Increasingly recruiters are using competency based interviews to assess the suitability of different candidates for a role. This may include basic questions like: what are your favourite bits of your current role? What experience do you have completing this kind of task? Or even, give us an example of when you have helped your team?

While these may seem innocuous being asked specific questions about what we have done can throw less confident candidates, so it is good to have some quick answers to hand.

Start keeping a diary of what you have done during the day, using the STAR technique.

“Using the STAR technique in an interview allows you to break your response down in a logical way,” David Cairncross, director at Hays Recruitment, told The Guardian.

If anything stands out then consider writing down the:

  • Situation – what was happening
  • Task – what you were asked to do.
  • Action – how you did it.
  • Result – what the outcome was.

If you do this for a few days you will be well prepared for anything a competency based interview can throw at you.

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Virtual Job Interviews and How to Handle Them

Looking for a job has changed a lot in the past ten years. For one thing, there’s less of a need to actually leave your house for a job interview.

Inexpensive Web cams and videoconferencing tools like Skype mean that, nowadays, your first interview (or first couple of interviews) with a company may take place in front of your home computer — maybe, that is, a “virtual interview.”

But although the technology is ready, are you? Before your virtual interview, make sure you’re prepared.

  1. Get a handle on it.

Whether it’s Skype, an instant-messaging client, or another videoconferencing app, you likely have a user name or “handle” that you sign in with. Make sure it’s not something like beerlover2011 or casanova4u. As with your email account, choose something professional — if you can’t use just your name because it’s already taken, try your name combined with your industry (jsmith_Construction, for instance).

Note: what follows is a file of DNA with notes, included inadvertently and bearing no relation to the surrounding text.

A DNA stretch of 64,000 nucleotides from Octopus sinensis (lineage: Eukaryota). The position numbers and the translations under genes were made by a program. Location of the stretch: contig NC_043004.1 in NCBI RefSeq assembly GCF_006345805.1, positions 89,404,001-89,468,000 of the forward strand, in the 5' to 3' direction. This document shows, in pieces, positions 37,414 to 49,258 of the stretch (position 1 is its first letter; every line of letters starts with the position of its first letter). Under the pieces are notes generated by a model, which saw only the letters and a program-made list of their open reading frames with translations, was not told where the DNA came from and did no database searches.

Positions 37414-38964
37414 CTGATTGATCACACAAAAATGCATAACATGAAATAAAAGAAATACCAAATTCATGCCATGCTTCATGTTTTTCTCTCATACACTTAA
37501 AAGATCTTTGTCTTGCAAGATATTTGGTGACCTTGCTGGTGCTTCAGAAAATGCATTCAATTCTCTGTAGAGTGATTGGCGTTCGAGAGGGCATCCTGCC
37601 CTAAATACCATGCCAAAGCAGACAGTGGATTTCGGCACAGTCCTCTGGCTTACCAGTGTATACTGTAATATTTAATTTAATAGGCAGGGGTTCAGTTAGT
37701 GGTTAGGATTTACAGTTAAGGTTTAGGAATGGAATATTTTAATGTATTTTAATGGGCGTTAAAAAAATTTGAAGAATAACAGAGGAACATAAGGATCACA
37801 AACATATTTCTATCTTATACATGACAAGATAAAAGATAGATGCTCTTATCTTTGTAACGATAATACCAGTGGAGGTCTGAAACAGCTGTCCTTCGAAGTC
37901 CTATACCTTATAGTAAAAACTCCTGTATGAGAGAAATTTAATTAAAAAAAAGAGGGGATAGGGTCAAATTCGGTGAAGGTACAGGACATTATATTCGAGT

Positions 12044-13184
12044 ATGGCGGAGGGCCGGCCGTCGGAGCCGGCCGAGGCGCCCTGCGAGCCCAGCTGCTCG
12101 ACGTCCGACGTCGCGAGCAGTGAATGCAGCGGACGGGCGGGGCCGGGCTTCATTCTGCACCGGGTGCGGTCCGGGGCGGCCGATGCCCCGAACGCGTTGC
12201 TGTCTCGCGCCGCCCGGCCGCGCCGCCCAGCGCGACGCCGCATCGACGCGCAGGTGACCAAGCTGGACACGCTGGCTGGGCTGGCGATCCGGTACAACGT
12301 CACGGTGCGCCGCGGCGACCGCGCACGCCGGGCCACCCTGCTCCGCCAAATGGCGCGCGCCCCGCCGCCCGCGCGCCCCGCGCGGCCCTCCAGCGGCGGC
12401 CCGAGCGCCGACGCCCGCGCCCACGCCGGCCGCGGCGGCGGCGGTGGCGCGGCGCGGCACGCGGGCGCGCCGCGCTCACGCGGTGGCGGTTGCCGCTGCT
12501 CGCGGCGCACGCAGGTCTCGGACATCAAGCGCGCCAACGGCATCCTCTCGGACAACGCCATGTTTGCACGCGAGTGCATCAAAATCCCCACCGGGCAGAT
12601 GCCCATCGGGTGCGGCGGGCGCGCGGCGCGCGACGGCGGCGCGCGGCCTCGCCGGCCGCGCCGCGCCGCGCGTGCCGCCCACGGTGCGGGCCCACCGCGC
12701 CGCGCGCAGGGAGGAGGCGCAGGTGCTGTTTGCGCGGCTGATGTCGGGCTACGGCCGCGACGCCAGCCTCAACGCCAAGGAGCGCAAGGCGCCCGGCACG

1. Dress for it.

Even for a phone interview, getting dressed as you would for a face-to-face interview can make you feel more confident and professional (and that feeling will affect your performance). Don’t be casual just because the medium seems more casual. And don’t go with the business-on-top, bunny-pajamas-on-the-bottom look. You just might have to stand up for some reason, so get dressed all the way down to the shoes.

  1. Straighten it up.

Consider your background, and make sure it’s professional. You don’t want to start the chat on your Web cam and then notice that your unmade bed is in the corner of the shot. Position your camera so that an interviewer might think you’re in an office (sit in front of a bookshelf, for instance), find a neutral-color background, or find some other background that represents you as a professional in your industry. And make sure you have a copy of your CV and your portfolio (and so on) at hand.

  1. Keep the cat out of it.

I participate in video chats all the time, and I often work from a home office — where my cat has elected herself as my assistant (she likes to help me type). If she shows up in the frame when I’m chatting with a colleague, it’s not a big deal. But when I do more professional meetings, I close the door to Kitty. Whether you’re on the phone or on a Web cam, move pets and kids out of the area, and make sure the environment is quiet (no TV blaring in the next room).

  1. Get an angle on it.

If you’re using a laptop at a traditional desk, your built-in camera may be positioned below your face. As any movie star will tell you, this can be an unflattering angle. A face-on view is better; setting your laptop on a couple of books might help. And pay attention to lighting: if you sit with your back to a very bright window, your face will appear as a dark blob; a light to the side can give you an overly dramatic, shadowy look. Muted sun through a window positioned in front of your desk (or a reasonable facsimile thereof) or a uniform lighting source will help you shine in the interview. (Test your setup with a friend before the big day.)